The NHS is failing not because it isn’t run properly but because it’s based on the corrupt idea of egalitarianism? YOU CAN’T SAY THAT.

Even though women are better than men at some tasks, they aren’t as good at some others? YOU CAN’T SAY THAT.

On this last, my eye was first caught and then abused by an article appearing on the BBC website: Why Are Men Still Suspicious of Female Coaches in Sport?

Someone enslaved by glossocracy is expected to deliver the only possible reply to the eponymous question: “Because they are all male chauvinists suffering from antediluvian and atavistic prejudices.”

Since neither you nor I fall into that category, allow me to say what can’t be said: “Because women don’t understand the game played by the men sufficiently well to improve it.”

The article was prompted by the appointment of the journeyman female player Gala Leon Garcia to captain Spain’s powerful Davis Cup team.

Toni Nadal, the coach and uncle of Rafa, the world’s best player, came up with a spurious objection that he himself knows for what it is: “A lot of time is spent in the locker room without clothing, and with a woman it would be weird.”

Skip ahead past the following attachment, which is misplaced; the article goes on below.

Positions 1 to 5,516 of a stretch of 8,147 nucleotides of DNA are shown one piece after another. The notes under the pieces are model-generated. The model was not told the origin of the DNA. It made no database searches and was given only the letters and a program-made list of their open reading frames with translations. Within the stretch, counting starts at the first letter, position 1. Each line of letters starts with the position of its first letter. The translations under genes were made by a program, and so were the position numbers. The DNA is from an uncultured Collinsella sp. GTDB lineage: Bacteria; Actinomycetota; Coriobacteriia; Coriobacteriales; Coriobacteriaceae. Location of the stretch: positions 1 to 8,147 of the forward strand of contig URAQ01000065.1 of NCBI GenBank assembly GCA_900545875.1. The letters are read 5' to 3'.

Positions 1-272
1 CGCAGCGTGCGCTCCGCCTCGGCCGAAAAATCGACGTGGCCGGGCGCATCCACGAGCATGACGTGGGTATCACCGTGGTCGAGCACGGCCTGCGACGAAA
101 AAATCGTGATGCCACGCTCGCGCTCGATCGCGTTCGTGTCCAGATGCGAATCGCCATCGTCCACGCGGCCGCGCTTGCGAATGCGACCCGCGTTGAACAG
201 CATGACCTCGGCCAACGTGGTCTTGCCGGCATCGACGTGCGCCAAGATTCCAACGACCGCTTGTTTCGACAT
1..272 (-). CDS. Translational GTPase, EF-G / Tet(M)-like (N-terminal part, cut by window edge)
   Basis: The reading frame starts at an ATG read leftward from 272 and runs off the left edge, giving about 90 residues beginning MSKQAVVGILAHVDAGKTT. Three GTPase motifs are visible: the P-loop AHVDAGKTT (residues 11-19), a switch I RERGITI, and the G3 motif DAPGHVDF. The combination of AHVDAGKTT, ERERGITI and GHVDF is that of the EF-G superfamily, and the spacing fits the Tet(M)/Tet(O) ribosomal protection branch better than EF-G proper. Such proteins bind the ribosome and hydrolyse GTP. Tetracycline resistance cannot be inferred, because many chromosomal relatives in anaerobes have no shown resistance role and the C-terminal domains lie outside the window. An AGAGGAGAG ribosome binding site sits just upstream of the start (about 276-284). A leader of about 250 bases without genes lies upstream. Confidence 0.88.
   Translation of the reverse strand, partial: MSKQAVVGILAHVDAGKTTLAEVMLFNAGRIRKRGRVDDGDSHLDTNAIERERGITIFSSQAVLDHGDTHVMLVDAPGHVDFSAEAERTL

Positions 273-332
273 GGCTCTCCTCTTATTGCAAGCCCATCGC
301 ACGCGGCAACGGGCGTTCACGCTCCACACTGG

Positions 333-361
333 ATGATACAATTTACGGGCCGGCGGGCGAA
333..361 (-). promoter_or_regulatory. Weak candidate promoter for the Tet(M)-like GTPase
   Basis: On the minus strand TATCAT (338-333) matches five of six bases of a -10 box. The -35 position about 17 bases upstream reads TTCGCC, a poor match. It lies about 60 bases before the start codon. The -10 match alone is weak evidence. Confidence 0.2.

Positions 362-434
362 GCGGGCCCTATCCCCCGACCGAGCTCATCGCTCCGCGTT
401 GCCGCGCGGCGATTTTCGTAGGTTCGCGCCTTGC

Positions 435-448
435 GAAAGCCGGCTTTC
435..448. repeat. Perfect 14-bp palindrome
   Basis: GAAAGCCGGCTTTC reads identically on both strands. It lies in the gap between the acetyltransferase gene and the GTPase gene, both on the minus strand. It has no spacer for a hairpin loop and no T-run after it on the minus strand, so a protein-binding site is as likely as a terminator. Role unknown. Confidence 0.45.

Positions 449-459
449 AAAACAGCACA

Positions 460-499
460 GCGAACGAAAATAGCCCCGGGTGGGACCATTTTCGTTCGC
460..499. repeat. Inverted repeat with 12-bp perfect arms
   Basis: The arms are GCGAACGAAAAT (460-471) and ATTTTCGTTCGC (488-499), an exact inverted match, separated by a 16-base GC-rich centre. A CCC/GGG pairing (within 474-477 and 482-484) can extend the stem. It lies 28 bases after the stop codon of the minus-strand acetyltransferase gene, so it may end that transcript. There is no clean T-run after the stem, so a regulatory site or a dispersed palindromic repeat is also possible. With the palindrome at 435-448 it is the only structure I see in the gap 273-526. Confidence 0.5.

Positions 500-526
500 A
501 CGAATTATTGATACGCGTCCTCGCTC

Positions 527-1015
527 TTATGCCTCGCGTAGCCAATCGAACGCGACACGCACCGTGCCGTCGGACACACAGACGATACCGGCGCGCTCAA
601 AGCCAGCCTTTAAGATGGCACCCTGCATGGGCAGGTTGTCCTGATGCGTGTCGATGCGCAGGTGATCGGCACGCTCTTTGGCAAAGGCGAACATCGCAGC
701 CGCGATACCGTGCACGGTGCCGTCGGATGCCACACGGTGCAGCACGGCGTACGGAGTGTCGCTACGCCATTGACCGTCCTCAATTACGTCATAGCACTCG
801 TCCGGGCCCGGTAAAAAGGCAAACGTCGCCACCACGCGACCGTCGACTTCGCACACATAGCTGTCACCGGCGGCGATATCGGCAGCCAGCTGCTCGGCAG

Marc Lopez, the doubles specialist on the team, noted reasonably, “There are other rooms.” True. It’s possible to coach players when they are fully dressed, which is most of the time.

Now Uncle Toni is a clever man. So why didn’t he voice the real objection? Because YOU CAN’T SAY THAT.

A professional woman player obviously knows a lot about the game. So does a reasonably strong male club player. But when it comes to the qualifications necessary for coaching at the highest level, a woman pro is closer to the club player than to a male professional.

A female pro could teach me how to flatten out my forehand or transfer my weight into the shot. But male pros already know all those things.